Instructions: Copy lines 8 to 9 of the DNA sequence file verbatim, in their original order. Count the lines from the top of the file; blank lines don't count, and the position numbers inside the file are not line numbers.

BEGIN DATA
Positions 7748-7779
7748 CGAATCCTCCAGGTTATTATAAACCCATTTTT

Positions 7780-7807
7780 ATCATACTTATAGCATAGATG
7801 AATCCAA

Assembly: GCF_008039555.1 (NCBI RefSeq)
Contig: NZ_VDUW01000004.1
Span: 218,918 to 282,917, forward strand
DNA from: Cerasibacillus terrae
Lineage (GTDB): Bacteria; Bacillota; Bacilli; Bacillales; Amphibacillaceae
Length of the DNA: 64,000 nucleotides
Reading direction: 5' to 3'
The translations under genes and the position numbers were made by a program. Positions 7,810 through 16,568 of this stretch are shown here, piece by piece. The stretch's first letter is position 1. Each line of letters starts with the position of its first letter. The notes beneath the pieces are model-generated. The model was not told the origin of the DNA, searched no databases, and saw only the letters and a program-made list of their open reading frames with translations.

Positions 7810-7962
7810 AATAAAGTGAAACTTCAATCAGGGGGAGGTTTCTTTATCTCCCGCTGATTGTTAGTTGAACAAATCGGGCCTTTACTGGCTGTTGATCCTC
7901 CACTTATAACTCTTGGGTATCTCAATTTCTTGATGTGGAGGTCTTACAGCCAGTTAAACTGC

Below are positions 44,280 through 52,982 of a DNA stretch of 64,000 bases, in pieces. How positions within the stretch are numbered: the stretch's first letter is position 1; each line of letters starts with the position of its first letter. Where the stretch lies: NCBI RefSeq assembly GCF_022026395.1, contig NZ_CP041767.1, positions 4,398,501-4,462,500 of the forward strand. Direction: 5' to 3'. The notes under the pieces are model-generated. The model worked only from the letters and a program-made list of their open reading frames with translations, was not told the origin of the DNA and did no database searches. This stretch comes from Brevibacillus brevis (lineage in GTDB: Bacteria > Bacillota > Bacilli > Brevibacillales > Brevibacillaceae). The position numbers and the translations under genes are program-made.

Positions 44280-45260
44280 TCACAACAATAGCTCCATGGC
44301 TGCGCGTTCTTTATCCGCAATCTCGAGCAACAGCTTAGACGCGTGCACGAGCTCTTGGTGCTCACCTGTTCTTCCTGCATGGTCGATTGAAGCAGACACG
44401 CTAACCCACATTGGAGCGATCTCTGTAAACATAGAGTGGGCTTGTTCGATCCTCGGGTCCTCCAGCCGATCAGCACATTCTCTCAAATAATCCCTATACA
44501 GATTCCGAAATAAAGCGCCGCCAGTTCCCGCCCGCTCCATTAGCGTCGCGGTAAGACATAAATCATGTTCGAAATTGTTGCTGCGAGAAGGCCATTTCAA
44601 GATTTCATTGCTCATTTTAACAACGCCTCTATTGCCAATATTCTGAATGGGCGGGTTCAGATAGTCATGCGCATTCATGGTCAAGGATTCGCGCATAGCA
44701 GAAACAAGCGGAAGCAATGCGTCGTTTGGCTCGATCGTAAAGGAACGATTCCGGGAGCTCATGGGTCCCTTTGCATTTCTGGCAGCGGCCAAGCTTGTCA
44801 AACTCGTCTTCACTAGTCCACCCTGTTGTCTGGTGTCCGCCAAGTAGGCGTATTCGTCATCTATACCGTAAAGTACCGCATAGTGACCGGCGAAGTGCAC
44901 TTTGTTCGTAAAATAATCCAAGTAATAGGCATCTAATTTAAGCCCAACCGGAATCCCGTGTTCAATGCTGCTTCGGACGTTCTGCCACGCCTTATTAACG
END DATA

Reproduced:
Span: 218,918 to 282,917, forward strand
DNA from: Cerasibacillus terrae